‘World-exclusive interview’ with Michael Schumacher turns out to be a tasteless sham

‘World-exclusive interview’ with Michael Schumacher turns out to be a tasteless sham
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A German magazine has been branded a disgrace for publishing what it claimed to be a world-exclusive interview with Formula One icon Michael Schumacher.

The legendary driver, 54, has been out of the public eye since he was left paralysed in a horrific skiing accident almost a decade ago.

After being woken from a medically-induced coma, he was sent home from hospital to be looked after by his wife and a team of carers, who have remained fiercely protective of his privacy.

It, therefore, came as a shock to see Die Aktuelle plaster the sporting star’s smiling face on its 15th April front cover, boasting that it had secured an “incredible” one-to-one with him.

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However, the unsavoury truth is that the gossip mag had merely had a “conversation” with an AI programme that had been trained to mimic him.

In other words, it was entirely fake.

The article, which carried the headline ‘My life has completely changed’ and was structured as a Q&A, discussed “Schumacher’s” feelings about the 2013 accident and his future, The Timesreports.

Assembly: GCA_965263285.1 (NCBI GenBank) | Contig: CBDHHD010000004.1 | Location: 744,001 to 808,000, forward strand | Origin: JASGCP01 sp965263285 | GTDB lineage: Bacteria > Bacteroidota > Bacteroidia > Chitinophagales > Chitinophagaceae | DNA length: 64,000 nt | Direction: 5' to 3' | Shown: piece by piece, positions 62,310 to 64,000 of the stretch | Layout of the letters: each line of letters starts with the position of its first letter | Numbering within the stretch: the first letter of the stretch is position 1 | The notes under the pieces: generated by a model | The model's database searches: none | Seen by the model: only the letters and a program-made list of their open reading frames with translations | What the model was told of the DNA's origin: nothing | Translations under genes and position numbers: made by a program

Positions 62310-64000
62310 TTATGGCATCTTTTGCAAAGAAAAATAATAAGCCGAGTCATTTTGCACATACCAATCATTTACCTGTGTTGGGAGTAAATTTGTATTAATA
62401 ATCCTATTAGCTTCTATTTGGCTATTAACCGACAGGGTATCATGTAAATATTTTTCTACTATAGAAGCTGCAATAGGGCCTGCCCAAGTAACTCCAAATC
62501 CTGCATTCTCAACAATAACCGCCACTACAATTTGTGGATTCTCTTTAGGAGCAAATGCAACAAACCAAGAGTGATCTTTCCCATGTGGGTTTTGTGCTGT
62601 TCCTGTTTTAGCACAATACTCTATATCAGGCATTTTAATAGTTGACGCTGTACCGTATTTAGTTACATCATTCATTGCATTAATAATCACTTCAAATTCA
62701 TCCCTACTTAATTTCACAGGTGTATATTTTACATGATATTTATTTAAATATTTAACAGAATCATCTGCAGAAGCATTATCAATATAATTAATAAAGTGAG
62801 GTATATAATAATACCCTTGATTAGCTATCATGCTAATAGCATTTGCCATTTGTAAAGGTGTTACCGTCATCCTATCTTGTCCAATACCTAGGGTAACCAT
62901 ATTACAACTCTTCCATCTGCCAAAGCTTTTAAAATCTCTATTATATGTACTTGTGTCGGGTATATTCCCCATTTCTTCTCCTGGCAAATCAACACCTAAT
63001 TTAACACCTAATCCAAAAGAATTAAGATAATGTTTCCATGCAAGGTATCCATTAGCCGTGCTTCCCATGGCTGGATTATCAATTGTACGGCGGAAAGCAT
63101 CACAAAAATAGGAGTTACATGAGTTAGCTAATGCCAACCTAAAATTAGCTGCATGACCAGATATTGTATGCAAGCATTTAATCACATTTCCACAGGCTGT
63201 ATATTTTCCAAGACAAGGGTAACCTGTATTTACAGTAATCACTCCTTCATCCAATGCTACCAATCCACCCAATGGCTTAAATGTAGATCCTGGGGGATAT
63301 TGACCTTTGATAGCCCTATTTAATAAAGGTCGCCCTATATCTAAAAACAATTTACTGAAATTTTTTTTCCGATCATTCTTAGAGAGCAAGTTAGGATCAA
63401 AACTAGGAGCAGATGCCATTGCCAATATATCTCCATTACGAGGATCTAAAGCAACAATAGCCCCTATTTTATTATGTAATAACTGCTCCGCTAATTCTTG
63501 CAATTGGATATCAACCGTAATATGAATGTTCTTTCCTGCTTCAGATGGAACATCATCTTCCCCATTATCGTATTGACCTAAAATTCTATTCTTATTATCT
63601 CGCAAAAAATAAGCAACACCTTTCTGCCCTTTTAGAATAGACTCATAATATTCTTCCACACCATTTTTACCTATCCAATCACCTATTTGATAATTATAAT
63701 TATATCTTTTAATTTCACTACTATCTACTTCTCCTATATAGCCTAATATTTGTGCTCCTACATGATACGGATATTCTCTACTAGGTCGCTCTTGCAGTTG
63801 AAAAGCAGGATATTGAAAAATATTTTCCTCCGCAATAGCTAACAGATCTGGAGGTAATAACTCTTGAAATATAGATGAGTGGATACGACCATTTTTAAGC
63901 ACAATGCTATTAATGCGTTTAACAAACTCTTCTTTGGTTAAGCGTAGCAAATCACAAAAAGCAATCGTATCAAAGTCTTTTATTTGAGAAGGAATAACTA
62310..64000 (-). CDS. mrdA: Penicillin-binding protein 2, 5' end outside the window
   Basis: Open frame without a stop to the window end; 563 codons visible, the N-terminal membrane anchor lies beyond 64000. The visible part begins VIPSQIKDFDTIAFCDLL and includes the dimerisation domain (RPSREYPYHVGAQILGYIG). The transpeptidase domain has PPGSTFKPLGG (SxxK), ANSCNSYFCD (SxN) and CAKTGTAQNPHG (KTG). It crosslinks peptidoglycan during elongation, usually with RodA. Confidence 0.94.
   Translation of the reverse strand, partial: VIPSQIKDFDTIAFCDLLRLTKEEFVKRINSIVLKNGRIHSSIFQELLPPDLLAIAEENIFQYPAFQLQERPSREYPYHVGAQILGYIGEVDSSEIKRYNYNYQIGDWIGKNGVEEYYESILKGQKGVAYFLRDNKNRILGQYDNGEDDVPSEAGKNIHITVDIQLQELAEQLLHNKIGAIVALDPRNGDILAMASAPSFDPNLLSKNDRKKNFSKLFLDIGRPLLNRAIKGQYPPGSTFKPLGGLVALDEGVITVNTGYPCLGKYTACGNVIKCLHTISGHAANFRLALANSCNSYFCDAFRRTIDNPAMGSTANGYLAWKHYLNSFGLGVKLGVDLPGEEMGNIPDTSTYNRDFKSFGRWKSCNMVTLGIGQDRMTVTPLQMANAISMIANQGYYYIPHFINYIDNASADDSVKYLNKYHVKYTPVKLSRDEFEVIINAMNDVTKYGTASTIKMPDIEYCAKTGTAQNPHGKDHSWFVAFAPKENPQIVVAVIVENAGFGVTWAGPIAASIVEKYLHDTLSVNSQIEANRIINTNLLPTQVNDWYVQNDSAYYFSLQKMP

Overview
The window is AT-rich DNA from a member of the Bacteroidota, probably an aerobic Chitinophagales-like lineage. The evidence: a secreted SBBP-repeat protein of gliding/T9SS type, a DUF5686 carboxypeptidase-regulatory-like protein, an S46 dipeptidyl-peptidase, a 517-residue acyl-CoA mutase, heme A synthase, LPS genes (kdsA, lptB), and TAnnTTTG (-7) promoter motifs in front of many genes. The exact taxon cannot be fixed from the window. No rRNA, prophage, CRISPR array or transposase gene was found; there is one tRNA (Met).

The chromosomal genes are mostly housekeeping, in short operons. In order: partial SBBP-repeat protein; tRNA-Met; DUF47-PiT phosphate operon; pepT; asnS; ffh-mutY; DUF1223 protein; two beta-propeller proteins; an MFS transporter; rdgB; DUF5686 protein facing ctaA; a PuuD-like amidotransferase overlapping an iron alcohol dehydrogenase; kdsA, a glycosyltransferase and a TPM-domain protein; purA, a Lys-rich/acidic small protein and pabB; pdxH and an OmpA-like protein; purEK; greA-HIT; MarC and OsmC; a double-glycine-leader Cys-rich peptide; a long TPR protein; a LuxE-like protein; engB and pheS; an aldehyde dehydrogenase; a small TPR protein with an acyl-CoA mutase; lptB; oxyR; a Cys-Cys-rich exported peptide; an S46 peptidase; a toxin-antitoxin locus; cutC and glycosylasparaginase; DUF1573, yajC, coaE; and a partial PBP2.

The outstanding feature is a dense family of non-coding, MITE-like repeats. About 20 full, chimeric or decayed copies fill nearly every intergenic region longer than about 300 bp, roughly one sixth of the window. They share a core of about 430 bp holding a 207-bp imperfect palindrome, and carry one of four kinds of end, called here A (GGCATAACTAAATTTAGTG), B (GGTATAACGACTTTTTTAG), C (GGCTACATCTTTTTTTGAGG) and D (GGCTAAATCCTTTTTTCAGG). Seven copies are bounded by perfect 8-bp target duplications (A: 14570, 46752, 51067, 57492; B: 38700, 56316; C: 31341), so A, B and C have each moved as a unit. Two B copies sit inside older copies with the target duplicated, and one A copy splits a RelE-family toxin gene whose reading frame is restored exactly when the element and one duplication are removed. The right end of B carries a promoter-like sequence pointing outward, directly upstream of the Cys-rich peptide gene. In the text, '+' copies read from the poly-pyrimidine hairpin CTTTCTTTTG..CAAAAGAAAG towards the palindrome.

It begins, according to The Mirror by hailing the quality of its “incredible interview”, saying: "No meagre, nebulous half-sentences from friends. But answers from him! By Michael Schumacher, 54 [...] With redeeming answers to the most burning questions that the whole world has been asking for so long."

It then goes on to set out “comments” from the man himself, including: “My life has completely changed since [the accident]. That was a horrible time for my wife, my children and the whole family,”

“I was so badly injured that I lay for months in a kind of artificial coma, because otherwise my body couldn’t have dealt with it all. I’ve had a tough time but the hospital team has managed to bring me back to my family.”

The source of the “discussion” appears to have been, a free chatbot website, which simulates answers from a range of famous figures.

And despite the uproar the piece has provoked, Die Aktuelle may well get away with the tasteless deception.

Lower down on the same front page that touts the “world sensation” interview, the magazine hints that all’s not as it seems, including the sub-headlines: “It sounds deceptively real", “What’s behind it?” and “Die Actuelle searches for clues.”

Then, in the text itself, further questions are posed as to the source’s credibility.

It reportedly posits: “There are in fact websites where you can have conversations with celebrities, but the answers are provided by artificial intelligence. But how does the AI know their personal backgrounds? Their marriages, their children, their illnesses?

“As with Wikipedia, someone must have put the information on the internet. Was it really Schumi himself who typed out this information from his sickbed? Or perhaps someone from his family, a carer or an employee? At any rate, the answers sound deceptively real. Too good to be true?”

As readers and social media users were quick to point out, there was nothing “good” about this stunt.

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